$Combine the two links to the left into a monadic chain. N Negate; yield -n. Since ~n = -(n+1) in 2's complement, -n = ~n+1. & Take the bitwise AND of n and -n. Since -n = ~n + 1 and n = ~~n, the same reasoning that applied for (n+1)&~n applies to -n&n; it yields the rightmost unset bit of ~n, i.e., the rightmost set bit of n. ^ XOR the result to the left with the result to the right, toggling the rightmost set bit of the left one.  ## JavaScript (ES6), 35 31 bytes Looks for the first bit transition (0 → 1 or 1 → 0) and inverts it. f=(n,k=3)=>(n&k)%k?n^k:f(n,k*2)  ### Demo f=(n,k=3)=>(n&k)%k?n^k:f(n,k*2) ;[ 46, 12, 255, 2**32-2 ] .map(n => { r = f(n); console.log((n >>> 0), '=', (n >>> 0).toString(2), '-->', (r >>> 0), '=', (r >>> 0).toString(2)); }) ## Bit rotation, 14 bytes Much shorter but less fun. n=>n>>>31|n<<1  ### Demo let f = n=>n>>>31|n<<1 ;[ 46, 12, 255, 2**32-2 ] .map(n => { r = f(n); console.log((n >>> 0), '=', (n >>> 0).toString(2), '-->', (r >>> 0), '=', (r >>> 0).toString(2)); }) • The JavaScript bitwise operators give 32-bit signed integers rather than unsigned. For example, f(2147483647) is -1073741825 and (n=>n>>>31|n<<1)(2147483647) is -2. – Anders Kaseorg Jun 1 '17 at 23:11 • It's fine as long as there are no more than 32 bits. – musicman523 Jun 1 '17 at 23:51 • Can you add an explanation for the first one? I'm trying to learn Javascript, and am kind of at a loss as to how you are calling f with k undefined and still getting a reasonable answer! – musicman523 Jun 1 '17 at 23:59 • @musicman523 Here is the corresponding tip. Basically, k is initially set to undefined and we take advantage of the fact that ~undefined equals -1. – Arnauld Jun 2 '17 at 0:03 • @musicman523 (I'm not using this tip anymore in the updated version. But don't hesitate to ask if you have other questions about the original answer.) – Arnauld Jun 2 '17 at 0:27 # Brain-Flak, 78 bytes (([()()])[[]()]){((){}<({({})({}())}{})>)}{}([(({}(({}){})())<>)]){({}())<>}{}  Try it online! Returns 2n if n < 2^31, and 2n+1-2^32 otherwise. Unfortunately, because Brain-Flak doesn't have any fast way to determine the sign of a number, the program times out on TIO if the input differs from 2^31 by more than about 500000. ### Explanation First, push -2^32 onto the stack: (([()()])[[]()]) push (initial value) -2 and (iterator) -5 {((){}< >)} do 5 times: ({({})({}())}{}) replace the current (negative) value with the negation of its square {} pop the (now zero) iterator  Then, compute the desired output:  (({}){}) replace n by 2n on left stack ({} ()) push 2n+1-2^32 on left stack ( <>) push again on right stack ([ ]) push its negation on right stack {({}())<>} add 1 to the top value of each stack until one of them reaches zero {} pop this zero, and implicitly print the number below it on the stack  # dc, 10 ?2~z31^*+p  This is an arithmetic implementation of a 32bit right-rotate: ? # input 2~ # divmod by 2 - quotient pushed first, then the remainder z # z pushes the size of the stack which will be 2 (quotient and remainder) ... 31^ # ... and take that 2 to the 31st power * # multiply the remainder by 2^31 + # add p # output  # Java 8, 11717 29 bytes n->n*2%~-(long)Math.pow(2,32)  +12 bytes by changing int to long, because int's max size is 2³¹-1 100 89 bytes saved by creating a port of @AndersKaseorg's amazing Python answer. Try it here. Outputs: 46 (101110): 92 (1011100) 12 (1100): 24 (11000) 1 (1): 2 (10) 3 (11): 6 (110) 10000 (10011100010000): 20000 (100111000100000) 987654 (11110001001000000110): 1975308 (111100010010000001100) 2147483648 (10000000000000000000000000000000): 1 (1) 4294967294 (11111111111111111111111111111110): 4294967293 (11111111111111111111111111111101)  Old answer (117 118 bytes): n->{long r=0;for(;!n.toBinaryString(++r).replace("0","").equals(n.toBinaryString(n).replace("0",""))|r==n;);return r;}  +1 byte by changing int to long, because int's max size is 2³¹-1 Try it here. Outputs: 46 (101110): 15 (1111) 12 (1100): 3 (11) 1 (1): 2 (10) 3 (11): 5 (101) 10000 (10011100010000): 31 (11111) 987654 (11110001001000000110): 255 (11111111) 2147483648 (10000000000000000000000000000000): 1 (1)  ## Mathematica, 29 bytes Mod@##+Quotient@##&[2#,2^32]&  Try it at the Wolfram sandbox Rotates left arithmetically: first multiply by 2, which possibly shifts the number out of range, then cut off the out-of-range digit with Mod[...,2^32] and add it back on the right with +Quotient[...,2^32]. (Mathematica does have a single builtin that gives the modulus and the quotient in one go, but it's QuotientRemainder, which is a bit of a golfing handicap…) • Mod 2^32-1? (4 more to go) – user202729 Jun 2 '17 at 4:00 # APL, 12 bytes (2⊥32⍴1)|2×⊢  How?  ⊢ ⍝ monadic argument 2× ⍝ shift left (×2) (2⊥32⍴1)| ⍝ modulo 2^32 - 1  # 05AB1E, 5 bytes ·žJ<%  Try it online! Explanation Uses the trick to rotate the binary representation left by 1 bit from Anders Kaseorg's python answer. · # input * 2 % # modulus žJ< # 2^32-1  ## R, 42 63 bytes function(x){s=x;while(s==x){sample(binaryLogic::as.binary(x))}}  Shuffles the bits around randomly, but checks to make sure it didn't return the same number by chance. # Whitespace, 81 80 bytes (1 byte saved thanks to @Ørjan Johansen reminding me dup is shorter than push 0)   Try it online! Basically implements a cyclic right bitshift using integer arithmetic. Pushing a large constant is expensive in Whitespace so we save some bytes by pushing 2^8 and squaring it twice. (Saves 1 byte over (2^16)^2 and 10 bytes over pushing 2^32 directly.) ## Explanation sssn ; push 0 sns ; dup tntt ; getnum from stdio ttt ; retrieve n from heap and put it on the stack sns ; dup ssstsn ; push 2 tstt ; mod - check if divisible by 2 (i.e. even) ntsn ; jez "even" ssstssssssssn ; push 2^8 sns ; dup tssn ; mul - square it to get 2^16 sns ; dup tssn ; mul - square it to get 2^32 tsss ; add 2^32 so MSB ends up set after the divide nssn ; even: ssstsn ; push 2 tsts ; divide by 2, aka shift right tnst ; putnum - display result  • I think you can replace the second push 0 with a dup one command earlier. – Ørjan Johansen Jun 4 '17 at 11:17 • You're right, I just finished adding shortcut syntax to my transpiler so I've been using it too much... – Ephphatha Jun 4 '17 at 11:18 # Python 2.7, 89 bytes Full Program: from random import*;a=list(bin(input())[2:].zfill(32));shuffle(a);print int(''.join(a),2)  Try it online! Suggestions welcome! :) • That is not valid because it can by chance return the same number again. – Ørjan Johansen Jun 3 '17 at 4:20 # Pari/GP, 15 bytes n->2*n%(2^32-1)  Try it online! # Japt, 5 bytes Ñ%3pH  Bitwise rotation, like most answers here. Try it # Perl 5-p, 39 bytes $_=sprintf'0b%b',$_;$_=oct\$_.int s/10//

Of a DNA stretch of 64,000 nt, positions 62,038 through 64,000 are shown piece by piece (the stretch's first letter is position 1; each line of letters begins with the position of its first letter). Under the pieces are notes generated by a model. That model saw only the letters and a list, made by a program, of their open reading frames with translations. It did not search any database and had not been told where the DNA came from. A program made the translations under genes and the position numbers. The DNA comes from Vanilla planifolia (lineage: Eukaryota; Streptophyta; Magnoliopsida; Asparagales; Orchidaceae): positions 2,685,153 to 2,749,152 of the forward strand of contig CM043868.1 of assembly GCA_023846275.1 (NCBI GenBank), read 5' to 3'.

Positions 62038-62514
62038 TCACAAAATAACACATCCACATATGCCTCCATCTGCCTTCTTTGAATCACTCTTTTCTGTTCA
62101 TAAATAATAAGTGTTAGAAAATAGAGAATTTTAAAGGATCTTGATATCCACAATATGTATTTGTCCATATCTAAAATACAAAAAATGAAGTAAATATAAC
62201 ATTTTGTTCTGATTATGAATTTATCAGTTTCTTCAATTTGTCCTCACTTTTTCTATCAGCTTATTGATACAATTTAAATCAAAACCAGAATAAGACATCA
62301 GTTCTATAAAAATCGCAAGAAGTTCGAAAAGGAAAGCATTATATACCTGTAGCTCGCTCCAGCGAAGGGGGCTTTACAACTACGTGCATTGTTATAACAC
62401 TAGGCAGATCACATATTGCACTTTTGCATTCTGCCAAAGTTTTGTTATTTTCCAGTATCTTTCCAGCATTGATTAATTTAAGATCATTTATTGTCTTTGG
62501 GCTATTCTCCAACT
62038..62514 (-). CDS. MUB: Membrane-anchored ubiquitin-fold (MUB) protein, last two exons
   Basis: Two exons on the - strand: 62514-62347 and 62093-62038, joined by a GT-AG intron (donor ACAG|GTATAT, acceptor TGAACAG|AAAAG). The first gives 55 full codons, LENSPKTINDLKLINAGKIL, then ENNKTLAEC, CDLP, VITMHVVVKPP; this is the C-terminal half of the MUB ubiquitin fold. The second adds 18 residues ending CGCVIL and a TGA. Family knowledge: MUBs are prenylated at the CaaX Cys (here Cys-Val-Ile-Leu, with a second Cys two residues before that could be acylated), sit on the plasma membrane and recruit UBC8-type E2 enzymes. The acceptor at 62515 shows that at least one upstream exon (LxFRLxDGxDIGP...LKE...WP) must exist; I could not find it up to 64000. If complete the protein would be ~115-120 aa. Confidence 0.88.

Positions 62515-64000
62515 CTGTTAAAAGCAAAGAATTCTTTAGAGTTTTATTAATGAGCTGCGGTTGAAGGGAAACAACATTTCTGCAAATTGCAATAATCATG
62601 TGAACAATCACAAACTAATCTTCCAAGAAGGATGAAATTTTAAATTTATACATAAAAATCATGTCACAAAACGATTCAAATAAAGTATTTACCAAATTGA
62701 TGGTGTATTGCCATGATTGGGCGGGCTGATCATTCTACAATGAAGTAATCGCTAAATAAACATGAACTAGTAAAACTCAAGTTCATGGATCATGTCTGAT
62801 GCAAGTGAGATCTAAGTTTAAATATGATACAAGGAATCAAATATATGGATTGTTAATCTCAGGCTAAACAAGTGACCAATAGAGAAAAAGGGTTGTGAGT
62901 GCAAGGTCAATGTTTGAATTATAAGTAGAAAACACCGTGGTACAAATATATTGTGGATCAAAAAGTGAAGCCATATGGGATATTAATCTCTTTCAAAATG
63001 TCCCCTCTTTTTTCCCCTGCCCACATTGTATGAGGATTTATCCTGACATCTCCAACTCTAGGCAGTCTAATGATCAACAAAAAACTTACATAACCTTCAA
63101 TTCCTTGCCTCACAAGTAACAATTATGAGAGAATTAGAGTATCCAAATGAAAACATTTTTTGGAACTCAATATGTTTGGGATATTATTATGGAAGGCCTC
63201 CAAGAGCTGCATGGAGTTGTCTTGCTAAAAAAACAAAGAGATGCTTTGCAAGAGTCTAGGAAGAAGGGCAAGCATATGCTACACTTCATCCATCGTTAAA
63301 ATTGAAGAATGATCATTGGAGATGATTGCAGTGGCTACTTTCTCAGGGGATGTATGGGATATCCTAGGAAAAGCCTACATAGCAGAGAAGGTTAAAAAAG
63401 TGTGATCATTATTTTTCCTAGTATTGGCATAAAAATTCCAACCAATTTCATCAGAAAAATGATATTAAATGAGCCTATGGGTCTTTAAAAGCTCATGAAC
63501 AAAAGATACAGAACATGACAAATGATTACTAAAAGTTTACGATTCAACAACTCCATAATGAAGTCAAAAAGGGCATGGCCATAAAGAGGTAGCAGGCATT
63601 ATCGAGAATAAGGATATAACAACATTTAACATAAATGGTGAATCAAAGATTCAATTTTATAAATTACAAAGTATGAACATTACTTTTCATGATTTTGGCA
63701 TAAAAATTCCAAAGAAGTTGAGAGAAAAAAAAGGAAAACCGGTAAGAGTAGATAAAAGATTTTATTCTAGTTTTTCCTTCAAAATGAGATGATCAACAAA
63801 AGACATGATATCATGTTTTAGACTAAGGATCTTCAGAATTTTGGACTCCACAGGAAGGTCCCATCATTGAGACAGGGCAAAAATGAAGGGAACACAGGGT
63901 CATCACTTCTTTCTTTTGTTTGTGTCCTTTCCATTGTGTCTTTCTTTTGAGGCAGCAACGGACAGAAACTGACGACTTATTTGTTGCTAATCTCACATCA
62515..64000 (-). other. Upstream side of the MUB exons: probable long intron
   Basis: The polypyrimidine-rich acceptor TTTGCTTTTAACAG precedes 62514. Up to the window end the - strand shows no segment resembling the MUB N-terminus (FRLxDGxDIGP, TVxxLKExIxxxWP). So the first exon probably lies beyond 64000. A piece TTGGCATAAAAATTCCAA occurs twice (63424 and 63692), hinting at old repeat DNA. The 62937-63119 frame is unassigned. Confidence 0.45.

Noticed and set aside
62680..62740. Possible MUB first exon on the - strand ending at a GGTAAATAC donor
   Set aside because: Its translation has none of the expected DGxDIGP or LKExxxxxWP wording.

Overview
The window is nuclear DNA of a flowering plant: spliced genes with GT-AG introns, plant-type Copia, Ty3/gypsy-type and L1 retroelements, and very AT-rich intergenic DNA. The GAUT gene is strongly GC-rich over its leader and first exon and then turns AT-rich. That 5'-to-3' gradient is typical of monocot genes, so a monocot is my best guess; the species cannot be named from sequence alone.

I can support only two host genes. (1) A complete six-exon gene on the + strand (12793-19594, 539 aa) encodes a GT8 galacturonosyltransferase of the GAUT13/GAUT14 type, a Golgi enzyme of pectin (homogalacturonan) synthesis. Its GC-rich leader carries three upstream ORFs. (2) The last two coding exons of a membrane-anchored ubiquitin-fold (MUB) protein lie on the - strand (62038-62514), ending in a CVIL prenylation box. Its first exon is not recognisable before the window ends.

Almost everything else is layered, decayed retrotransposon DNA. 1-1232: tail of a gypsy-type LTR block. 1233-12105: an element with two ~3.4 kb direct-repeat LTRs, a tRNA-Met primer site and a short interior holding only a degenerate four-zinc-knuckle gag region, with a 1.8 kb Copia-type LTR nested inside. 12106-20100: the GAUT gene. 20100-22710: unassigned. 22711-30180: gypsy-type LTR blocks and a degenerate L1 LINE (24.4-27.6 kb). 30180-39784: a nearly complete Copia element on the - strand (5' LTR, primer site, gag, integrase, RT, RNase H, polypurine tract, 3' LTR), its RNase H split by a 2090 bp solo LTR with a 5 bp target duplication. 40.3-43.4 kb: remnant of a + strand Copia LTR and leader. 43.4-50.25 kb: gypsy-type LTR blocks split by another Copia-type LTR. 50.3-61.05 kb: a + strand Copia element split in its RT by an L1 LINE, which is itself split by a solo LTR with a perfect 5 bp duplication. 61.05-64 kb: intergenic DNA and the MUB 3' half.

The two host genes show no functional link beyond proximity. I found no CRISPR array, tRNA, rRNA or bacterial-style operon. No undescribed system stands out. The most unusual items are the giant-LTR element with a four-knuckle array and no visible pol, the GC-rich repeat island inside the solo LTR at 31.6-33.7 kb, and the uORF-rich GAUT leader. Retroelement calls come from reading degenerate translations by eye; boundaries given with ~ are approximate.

Try it online!

# Python 3, 45 bytes

lambda i:int(f'{i:32b}'[1:]+f'{i:32b}'[:1],2)


Try it online!

# C++ (gcc), 45 39 bytes

-6 bytes thanx to ceilingcat

auto h(unsigned x){return x%2<<31|x/2;}


Try it online!